From one million views per month to peanuts: the rise and fall of good content.
A Q&A website offering free content from top experts worldwide in specific fields that you can access without shelling out a dime? How cool is that?
Indeed, Quora looked very cool once. The site was ripe with useful and interesting information, published by knowledgeable authors worldwide. The website grew steadily to reach the 80th place in readership in the world — and 37th in the USA. It looked like its meteoric rise would meet no end.
Until something happened.
Around the end of 2018, Quora’s attention shifted. Until then, its main focus was growing a steady number of good writers who would be nominated in a Top Writer program. The Quora algorythm would process and push their stories to the feeds of the users of the website.
The views per article could go from the thousands to the millions. And people would enjoy following their preferred authors. It was like reading an online generalist magazine with an endless supply of good content for free.
After 2018, the program was shelved. No Top Writers anymore, and a new program was introduced. People would be paid to make questions, not answers. As everybody can assume, hordes of penniless keyboard pushers started to flood the portal with ponderous issues of essential importance, such as “How do you say ‘potato’ in Tagalog?” which were then read by automatic bots set up for the task.
Quora tried to withstand the onslaught by limiting the maximum number of questions that someone could pose in a day, but without any real success. Until the program was somehow downsized, again, as the portal started to indulge into advertisers — the cash cows of the internet.
The professional A’s received official accounts, distinguished by a small icon, and their content boosted by the algorythm to reach the top spot in the different topics. In the meanwhile, the same system worked to dampen the efforts of anyone who could overshadow them with their own independent content. Effectively “shadowbanning” them.
And I won’t go further and enter into the opaque Quora Moderation issue. Let’s say that this is the reason why many excellent writers have been banned or have lost interest for the site, after their answers are being serially reported, closed and deleted by an army of internet trolls.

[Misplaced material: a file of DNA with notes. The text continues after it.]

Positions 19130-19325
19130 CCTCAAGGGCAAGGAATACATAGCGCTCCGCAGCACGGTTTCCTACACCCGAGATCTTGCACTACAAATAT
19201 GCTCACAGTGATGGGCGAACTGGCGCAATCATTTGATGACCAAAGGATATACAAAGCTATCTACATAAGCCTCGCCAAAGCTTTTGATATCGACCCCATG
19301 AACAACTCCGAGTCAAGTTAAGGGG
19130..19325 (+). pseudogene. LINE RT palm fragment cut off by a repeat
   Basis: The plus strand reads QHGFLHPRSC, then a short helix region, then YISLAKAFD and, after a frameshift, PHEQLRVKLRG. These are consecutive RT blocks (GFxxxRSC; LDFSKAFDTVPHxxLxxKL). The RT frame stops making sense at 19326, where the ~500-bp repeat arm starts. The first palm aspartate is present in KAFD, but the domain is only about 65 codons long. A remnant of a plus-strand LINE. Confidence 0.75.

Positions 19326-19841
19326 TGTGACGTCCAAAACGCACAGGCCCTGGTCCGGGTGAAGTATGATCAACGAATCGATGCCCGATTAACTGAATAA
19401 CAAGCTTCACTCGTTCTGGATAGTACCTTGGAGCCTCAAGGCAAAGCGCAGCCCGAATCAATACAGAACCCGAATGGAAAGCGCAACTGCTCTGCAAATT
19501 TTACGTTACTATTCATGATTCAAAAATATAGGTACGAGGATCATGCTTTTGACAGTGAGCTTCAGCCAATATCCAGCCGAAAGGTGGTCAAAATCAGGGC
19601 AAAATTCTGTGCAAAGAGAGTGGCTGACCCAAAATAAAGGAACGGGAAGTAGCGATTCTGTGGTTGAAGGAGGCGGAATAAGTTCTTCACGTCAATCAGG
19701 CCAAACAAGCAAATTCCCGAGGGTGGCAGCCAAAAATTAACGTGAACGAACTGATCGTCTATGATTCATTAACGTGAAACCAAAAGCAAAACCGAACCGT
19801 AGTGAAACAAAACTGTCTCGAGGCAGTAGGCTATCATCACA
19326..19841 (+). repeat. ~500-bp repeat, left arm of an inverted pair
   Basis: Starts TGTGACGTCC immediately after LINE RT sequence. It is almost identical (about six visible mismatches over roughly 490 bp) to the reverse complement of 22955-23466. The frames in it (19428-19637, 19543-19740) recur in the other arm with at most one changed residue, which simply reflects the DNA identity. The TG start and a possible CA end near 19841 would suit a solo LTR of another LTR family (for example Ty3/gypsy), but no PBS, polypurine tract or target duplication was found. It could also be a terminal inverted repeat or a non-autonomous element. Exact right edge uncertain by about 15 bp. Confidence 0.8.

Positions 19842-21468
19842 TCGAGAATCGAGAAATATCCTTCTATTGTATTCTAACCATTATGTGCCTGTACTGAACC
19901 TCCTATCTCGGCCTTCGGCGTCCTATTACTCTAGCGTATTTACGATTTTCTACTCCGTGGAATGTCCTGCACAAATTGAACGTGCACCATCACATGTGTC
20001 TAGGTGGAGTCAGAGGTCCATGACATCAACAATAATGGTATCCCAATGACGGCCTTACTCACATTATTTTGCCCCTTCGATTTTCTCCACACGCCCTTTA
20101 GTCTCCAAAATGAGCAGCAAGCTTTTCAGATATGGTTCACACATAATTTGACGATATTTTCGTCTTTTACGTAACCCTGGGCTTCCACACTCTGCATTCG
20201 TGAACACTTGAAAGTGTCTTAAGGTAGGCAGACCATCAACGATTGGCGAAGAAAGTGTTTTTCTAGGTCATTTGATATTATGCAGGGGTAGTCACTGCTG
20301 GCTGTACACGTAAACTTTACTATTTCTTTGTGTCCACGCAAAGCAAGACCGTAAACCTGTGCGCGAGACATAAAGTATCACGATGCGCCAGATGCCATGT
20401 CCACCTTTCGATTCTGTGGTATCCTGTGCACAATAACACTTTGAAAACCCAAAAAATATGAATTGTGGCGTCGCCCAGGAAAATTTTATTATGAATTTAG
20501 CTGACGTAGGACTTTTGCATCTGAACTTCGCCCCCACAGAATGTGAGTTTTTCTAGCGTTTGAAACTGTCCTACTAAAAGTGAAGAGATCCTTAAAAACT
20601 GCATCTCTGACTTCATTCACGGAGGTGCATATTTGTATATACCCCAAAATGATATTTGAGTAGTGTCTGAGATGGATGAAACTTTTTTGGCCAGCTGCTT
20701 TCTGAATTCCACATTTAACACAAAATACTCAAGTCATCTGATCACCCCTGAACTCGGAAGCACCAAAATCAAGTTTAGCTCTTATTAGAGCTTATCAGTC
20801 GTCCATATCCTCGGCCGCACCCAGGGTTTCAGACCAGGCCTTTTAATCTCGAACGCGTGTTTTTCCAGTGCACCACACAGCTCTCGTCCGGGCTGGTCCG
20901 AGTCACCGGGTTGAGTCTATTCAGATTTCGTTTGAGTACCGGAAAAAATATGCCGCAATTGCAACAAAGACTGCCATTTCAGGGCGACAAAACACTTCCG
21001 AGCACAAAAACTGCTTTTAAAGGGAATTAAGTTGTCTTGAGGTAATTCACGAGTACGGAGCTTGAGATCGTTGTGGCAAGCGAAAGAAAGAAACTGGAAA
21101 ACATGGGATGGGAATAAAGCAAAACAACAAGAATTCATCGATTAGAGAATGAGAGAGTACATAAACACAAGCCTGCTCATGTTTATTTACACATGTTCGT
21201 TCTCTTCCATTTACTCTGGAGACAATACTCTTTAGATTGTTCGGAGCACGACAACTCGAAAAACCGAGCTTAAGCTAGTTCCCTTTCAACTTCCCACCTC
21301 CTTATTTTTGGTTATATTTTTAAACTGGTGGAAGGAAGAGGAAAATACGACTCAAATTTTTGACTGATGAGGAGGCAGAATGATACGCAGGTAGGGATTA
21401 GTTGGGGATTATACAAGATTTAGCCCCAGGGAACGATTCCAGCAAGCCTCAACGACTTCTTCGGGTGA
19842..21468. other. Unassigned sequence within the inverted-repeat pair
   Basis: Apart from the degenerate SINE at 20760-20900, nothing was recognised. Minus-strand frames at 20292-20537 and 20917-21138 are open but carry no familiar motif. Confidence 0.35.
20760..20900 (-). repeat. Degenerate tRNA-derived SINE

Enter yours, truly. Before this last turn of events, my content was read and broadcasted by the platform, reaching views. Lot of ’em, actually — some one million per month. Now, if you’d care to check my current Quora stats, my views are less than 250K monthly, in constant decrease. While my old answers achieved a constant ten thousand views per story, the most recent ones hardly reach one hundred. Am I writing this badly of late so to lose 75% of my readership? You can decide.
This popular-turned-incompetent writer, however, works in internet communication, and is quite aware of what is needed to gauge the performance of websites, especially, top websites around the world.
If you dig a little bit yourself , you can discover that as of today, while internet marketers steadfastly assert the values of Quora, the internet traffic of the platform has dropped down considerably from its past exploits. The website today averages around the 350th place in internet views from the 80th place it occupied just three years before.
More, the current viewcount shows that more and more of the traffic — 37%, if I remember correctly — now comes from India, and not the USA anymore. I remember quite clearly that Quora was intensifying its Indian ops last year, hiring a shelfload of professional figures. Especially, in IT. And with all due respect to my Indian readers and friends, click-factories are widespread in the region, as it is quite cheap to set them up and operate.
Apart from this evidence, which would merit some follow-up (but I am just a writer, not an investigator), there is something more: feedback from the most affectionate readers who are following me on Quora. One said in a comment something along the line of “I thought you stopped writing, as your answers are not coming anymore in my feed”.
So, this is the story. Quora — which is a great idea of a website that has worked admirably in the past and caused quite a stir for its popularity, seems to start losing its appeal. Is someone going to do something to re-address this trajectory? Not sure.
I just see it as a failed occasion.
Oh, and it is “patatas.” Potato in Tagalog, that is.
PS: for the readers who think I am suffering from delusion, and I am bashing Quora to make up for my shortcomings, well, you are entitled to think that. But it is not so. I am seeing that a great platform which used to be very interesting slide into an ocean of irrelevance, and it saddens me much.
For the other readers and followers that worry about me stopping to write on Quora, well, I am still publishing there almost daily. If you do not find my answers in your feed, you know what to do.